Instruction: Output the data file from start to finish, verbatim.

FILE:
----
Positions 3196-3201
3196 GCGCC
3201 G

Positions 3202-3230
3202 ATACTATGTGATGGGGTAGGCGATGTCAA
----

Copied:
Positions 3196-3201
3196 GCGCC
3201 G

Positions 3202-3230
3202 ATACTATGTGATGGGGTAGGCGATGTCAA